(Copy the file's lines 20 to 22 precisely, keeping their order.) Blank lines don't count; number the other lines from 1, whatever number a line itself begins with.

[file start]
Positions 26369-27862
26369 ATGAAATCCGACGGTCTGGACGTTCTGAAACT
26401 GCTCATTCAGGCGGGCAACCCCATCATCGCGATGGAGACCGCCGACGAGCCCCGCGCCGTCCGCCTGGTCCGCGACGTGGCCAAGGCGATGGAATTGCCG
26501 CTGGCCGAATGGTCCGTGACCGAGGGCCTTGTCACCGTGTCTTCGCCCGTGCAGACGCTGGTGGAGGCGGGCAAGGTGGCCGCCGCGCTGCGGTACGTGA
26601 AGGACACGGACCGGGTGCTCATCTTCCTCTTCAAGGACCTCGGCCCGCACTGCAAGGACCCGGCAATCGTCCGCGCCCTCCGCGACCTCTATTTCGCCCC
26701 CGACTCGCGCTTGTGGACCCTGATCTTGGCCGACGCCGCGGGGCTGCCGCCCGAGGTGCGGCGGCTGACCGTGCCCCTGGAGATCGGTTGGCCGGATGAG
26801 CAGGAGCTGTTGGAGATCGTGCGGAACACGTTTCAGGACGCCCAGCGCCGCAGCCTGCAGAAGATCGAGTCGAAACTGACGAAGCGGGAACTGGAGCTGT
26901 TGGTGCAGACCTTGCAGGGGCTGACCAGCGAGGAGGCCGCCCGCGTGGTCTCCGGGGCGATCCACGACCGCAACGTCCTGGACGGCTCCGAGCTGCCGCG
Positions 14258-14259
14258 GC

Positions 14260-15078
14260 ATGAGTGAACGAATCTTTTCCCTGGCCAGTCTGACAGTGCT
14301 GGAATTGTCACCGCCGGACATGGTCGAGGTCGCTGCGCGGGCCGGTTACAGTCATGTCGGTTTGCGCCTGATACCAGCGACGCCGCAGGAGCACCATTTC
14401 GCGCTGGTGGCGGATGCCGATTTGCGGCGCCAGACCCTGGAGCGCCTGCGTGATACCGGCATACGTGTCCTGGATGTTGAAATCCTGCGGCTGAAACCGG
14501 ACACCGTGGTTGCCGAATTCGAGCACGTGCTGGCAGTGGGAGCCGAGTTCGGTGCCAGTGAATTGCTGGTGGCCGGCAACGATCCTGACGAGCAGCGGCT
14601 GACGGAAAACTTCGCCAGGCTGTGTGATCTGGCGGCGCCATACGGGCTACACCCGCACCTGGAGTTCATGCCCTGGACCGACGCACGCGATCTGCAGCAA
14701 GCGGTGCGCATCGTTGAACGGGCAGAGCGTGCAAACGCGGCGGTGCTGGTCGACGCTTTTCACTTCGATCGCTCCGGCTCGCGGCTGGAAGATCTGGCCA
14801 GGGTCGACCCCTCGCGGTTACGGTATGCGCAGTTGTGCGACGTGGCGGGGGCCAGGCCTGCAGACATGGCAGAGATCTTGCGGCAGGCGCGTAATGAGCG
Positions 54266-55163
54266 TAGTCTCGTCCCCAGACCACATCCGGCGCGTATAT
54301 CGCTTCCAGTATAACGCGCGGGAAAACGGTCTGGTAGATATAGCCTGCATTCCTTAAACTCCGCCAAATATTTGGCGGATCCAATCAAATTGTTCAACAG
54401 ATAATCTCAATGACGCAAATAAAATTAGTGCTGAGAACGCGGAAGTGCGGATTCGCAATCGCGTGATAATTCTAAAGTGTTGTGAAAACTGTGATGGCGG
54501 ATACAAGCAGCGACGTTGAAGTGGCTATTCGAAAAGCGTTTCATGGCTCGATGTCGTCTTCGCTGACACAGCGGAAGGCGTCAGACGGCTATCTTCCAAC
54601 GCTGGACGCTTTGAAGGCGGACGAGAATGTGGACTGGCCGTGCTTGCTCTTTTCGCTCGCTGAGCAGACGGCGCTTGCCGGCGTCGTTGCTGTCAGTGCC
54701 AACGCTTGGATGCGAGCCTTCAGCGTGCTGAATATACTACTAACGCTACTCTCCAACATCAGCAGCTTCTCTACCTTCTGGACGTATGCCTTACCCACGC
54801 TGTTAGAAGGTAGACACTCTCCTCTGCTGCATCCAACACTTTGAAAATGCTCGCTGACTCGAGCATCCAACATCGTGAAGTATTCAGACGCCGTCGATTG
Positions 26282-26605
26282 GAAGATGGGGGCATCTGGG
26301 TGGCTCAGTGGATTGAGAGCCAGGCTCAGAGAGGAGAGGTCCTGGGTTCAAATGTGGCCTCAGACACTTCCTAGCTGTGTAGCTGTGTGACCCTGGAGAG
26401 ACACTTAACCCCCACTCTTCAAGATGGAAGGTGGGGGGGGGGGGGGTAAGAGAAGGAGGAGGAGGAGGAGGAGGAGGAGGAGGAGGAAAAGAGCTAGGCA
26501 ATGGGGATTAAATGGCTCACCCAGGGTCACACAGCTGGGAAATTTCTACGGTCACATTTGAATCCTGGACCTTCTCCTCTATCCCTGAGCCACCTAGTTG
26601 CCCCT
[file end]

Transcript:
54266 TAGTCTCGTCCCCAGACCACATCCGGCGCGTATAT
54301 CGCTTCCAGTATAACGCGCGGGAAAACGGTCTGGTAGATATAGCCTGCATTCCTTAAACTCCGCCAAATATTTGGCGGATCCAATCAAATTGTTCAACAG
54401 ATAATCTCAATGACGCAAATAAAATTAGTGCTGAGAACGCGGAAGTGCGGATTCGCAATCGCGTGATAATTCTAAAGTGTTGTGAAAACTGTGATGGCGG